'The best hot chocolate in Prague'

It was a very early start to the day with Tony dropping me at Manchester Airport just after 4 am. My flight to Frankfurt took off on time but as we came in to land there was a medical emergency behind me. The Lufthansa staff were impressive in their handling of the situation and soon paramedics were on board and the passenger appeared to be heading for recovery. It meant a brisk flight from one end of the terminal to the other to catch my connection to Prague. Once here, I was soon leaving my bag in the hotel and heading out to look for somewhere to eat. Just up Opletalova I found Mr A’s restaurant and enjoyed beef goulash with potato dumplings. The waitress was polite about my attempts to speak Czech but I'm going to struggle!

As I'd left my guide book in the hotel I wasn't sure just where I was going but I decided to head for the River Vltava and take a look at the Castle high on the hill. As with all European cities, Prague is a busy, bustling place with trams rattling by on the cobbled streets and much to engage the tourist. I don't have space here to mention all the sights but my sort of circular route took me through Wenceslas Square dominated by the St Wenceslas Monument. This is set in an impressive avenue lined with restaurants, hotels and big name stores. It marks the divide between the old and the new town (Nove Mesto). I walked its length and then worked my way west through the streets to the Charles Bridge, built in the 14th century, and across in to the ‘Lesser Town’. I paused at the powerful memorial to the victims of Communism in Petrin Park and then began my climb to Hradcany, the Castle District. En route I spotted the focus of my blip, the chocolate shop which tempted me in with the promise of the best hot chocolate in Prague! It had an amazing interior and its history was writ on the ceiling. It was built in the 16th century and, in more modern times, used by film director Milos Forman for a scene in Amadeus. The tiny but potent pot of melted chocolate laced with cream saw me up the hill!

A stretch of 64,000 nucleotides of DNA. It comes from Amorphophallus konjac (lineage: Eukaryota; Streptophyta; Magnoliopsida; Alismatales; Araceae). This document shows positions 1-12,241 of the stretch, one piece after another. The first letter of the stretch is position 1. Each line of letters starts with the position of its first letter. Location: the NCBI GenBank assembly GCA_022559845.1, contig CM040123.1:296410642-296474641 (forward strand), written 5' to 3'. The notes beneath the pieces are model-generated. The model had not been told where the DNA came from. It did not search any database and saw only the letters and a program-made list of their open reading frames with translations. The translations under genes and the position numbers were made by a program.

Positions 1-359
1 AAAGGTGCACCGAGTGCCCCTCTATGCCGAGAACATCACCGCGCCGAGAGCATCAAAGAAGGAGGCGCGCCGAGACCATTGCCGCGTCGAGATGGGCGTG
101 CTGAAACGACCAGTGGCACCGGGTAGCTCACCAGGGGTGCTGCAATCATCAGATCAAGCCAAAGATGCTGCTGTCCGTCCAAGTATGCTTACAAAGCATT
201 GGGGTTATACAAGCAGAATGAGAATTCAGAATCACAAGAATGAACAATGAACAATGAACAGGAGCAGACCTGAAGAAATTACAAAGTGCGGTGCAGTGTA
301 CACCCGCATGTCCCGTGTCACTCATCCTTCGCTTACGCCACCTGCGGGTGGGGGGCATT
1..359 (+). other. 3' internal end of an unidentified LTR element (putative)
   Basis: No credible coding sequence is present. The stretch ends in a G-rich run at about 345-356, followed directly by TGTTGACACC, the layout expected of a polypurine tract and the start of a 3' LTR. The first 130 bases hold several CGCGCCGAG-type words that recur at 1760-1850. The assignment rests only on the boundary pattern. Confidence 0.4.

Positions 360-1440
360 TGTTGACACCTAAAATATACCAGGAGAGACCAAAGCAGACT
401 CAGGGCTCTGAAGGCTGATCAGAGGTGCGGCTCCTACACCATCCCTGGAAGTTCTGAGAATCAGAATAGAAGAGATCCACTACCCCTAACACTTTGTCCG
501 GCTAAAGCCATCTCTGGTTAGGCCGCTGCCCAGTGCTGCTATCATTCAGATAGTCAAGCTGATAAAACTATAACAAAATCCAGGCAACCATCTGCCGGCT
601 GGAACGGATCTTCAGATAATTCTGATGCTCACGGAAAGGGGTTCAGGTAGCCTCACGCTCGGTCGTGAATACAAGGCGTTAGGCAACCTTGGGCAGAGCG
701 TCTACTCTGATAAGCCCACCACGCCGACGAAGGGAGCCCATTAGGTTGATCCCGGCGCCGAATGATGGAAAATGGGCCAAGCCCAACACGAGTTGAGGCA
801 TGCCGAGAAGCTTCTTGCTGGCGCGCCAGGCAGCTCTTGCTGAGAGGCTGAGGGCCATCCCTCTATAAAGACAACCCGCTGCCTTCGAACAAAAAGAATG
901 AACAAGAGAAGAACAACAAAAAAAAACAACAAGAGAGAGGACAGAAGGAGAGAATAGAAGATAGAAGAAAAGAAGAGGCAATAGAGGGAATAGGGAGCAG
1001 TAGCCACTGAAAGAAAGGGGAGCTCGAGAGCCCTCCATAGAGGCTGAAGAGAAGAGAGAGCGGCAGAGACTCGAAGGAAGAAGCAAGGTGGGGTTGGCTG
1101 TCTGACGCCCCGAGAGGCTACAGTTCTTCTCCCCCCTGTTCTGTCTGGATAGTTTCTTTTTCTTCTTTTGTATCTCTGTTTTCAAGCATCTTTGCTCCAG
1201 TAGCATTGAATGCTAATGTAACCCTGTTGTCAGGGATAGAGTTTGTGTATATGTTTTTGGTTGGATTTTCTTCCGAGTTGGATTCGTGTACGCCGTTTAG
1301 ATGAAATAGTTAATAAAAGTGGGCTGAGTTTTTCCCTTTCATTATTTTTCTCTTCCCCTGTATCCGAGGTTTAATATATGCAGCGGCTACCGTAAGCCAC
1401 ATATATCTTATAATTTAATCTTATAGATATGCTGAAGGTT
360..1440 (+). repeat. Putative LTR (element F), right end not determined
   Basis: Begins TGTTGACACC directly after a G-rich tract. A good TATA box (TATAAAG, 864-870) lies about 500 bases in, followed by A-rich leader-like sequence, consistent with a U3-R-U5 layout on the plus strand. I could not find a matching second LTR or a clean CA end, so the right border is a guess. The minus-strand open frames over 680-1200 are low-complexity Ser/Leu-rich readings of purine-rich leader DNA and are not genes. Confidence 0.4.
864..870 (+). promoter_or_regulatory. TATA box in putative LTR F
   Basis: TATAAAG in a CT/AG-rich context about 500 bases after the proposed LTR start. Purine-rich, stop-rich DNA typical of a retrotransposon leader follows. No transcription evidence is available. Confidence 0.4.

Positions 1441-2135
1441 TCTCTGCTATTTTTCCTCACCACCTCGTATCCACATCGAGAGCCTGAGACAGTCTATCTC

Beautiful buildings abound here in Hradcany Square: in addition to the Prague Castle; the Tuscan Palace; Martinic Palace and the most distinctive, Schwarzenberg Palace. My Berliz tells me that the facade is ‘covered with brick-like sgraffito’, quite unlike any decoration I have seen before. The views from here were across the red tiled roofs of the old city and quite breathtaking. I wandered awhile, enjoying the crowds and then found a staircase down which to ramble back to the river and across Manesuv Most, through to the Old Town Square where crowds had gathered to watch the Astronomical Clock (1490) in action on the hour. The story goes that the city elders had the clockmaker blinded so that he could not recreate his masterpiece!

I was tiring by now and decided to work my way back to my hotel where I promptly fell asleep. I had planned to go out again and blip the Castle at night but I think it’s wiser to stay put as I have a full day tomorrow to explore before catching the train to Zagreb and my meeting with Marketa and Tomas!

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